STARS Food Group Co., Ltd., a broiler meat producer in Kanchanaburi, is investing in broiler and breeder farms capable of supplying 450,000 chicks/ week and a feed mill capable of supply- ing 10,000 tonnes/month.
Lt Sakda Maneephan, chairman of Stars Food Group, said that despite bearish market conditions, Stars Food sales have grown 200% in the past two years.
While the export boom and value-added production scoops up more and more of domestic supply, Stars Food has gained niche-market customers that other major poultry producers have chosen to ignore.
With this strategy, the company has set its sights on becoming one of the country’s leading suppliers of fresh chicken meat.
The success of the group comes mainly from its unique ability to design and build machines that offer the same performance as brand name manufacturers, but at a substantially lower cost. Also, its operating cost per bird, at three baht, is one-third that of major producers whose average cost is around nine baht/bird.
Stars Food’s reputation for prompt payment is another advantage, he added, noting that small-scale processing plants capable of handling less than 1,000 birds/day are losing out because they have no negotiation leverage.
The company faced setbacks in Q1, 2018, but it has since enjoyed a strong rebound in the following quarters and losses have been written off.
Building up capacity is necessary, he said, noting that the market has grown substantially due to increasing broiler meat consumption. The country’s current processing capacity of 37 million birds/ week may fall short in supplying both domestic and offshore markets.
Stars Food’s key strength in the local market is its ability to supply customers, mainly vendors in Bangkok and nearby areas, with the cuts they want.
Big investments in infrastructure in the western zone of the country will go ahead in 2019 because a steady supply of good quality chicks and feed is critical to the company’s long-term goals. Plans include a parent stock farm and broiler operations as well as hatcheries, a feed mill and upgrades to its dressing facility that will add a blast freezer and cold storage room with capacity for 800 tonnes of meat. Up to 50,000 birds/day will be produced in the first phase.
The group currently processes 80,000 birds/day and will scale up in the near future. It relies on birds supplied by producers in the nearby provinces.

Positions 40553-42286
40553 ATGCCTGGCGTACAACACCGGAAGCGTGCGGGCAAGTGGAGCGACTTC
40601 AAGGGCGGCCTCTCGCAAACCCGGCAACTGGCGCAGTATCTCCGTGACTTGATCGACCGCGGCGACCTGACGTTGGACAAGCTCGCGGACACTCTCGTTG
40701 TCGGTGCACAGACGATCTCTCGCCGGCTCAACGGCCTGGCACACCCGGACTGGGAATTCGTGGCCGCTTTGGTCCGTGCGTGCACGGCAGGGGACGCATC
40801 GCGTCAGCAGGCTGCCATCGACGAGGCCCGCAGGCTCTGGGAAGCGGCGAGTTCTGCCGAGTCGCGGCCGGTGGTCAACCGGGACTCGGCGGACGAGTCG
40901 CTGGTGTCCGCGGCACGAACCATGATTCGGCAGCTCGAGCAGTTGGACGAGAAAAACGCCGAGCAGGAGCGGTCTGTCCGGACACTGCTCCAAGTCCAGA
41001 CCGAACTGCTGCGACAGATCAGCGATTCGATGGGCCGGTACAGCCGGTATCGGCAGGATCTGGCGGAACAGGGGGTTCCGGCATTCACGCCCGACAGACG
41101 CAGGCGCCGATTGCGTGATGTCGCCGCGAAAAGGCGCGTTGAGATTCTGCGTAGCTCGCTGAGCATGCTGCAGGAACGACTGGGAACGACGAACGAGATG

Western Thailand has long been a major poultry production site, but orders from local traders are often rejected by big producers in the area who prefer to serve more lucrative foreign markets such as the EU and Japan. Stars Food has exploited this niche opportunity to meet daily demand from both local business and those based in Bangkok’s suburbs that could be as high as 19 tonnes/day.
“It is time to expand. Major producers realize this and have started to build processing operations to cater to the domestic market. These projects will be operable in less than 18 months from now,” he said.
Customer preferences are changing. Sales of larger, 10 kg packages are falling while 2 kg bags are becoming more popular. Customers prefer smaller portions as families shrink.
The company is also developing trading and retail businesses as well as packaging and logistics operations that complement its core business.
It plans to build another processing plant in a new location within 200 km from the capital city, and establish retail outlets selling meat, marinated products and condiments.
The birds are tested for antibiotic residues in line with DLD requirements. The plant is GMP and Halal certified.
The processing operation is 600 metres away from the dressing plant. Processing weight is 2.5 kg. There are two slaughtering loops, two scalders and plucking lines which can be operated alternately. In the event that one loop breaks down, the plant can continue uninterrupted.
The eviscerated carcasses are pressure washed with water mixed with chlorine 0.5-1 ppm to reduce the risk of microbial contamination before delivery to the dressing plant. The carcass temperature is reduced in screw chillers where the core temperature is maintained below 7°C throughout the cut up and packing process to maximize food safety and prolong shelf life. Some 80% of total production is dressed in line with the consumers’ needs.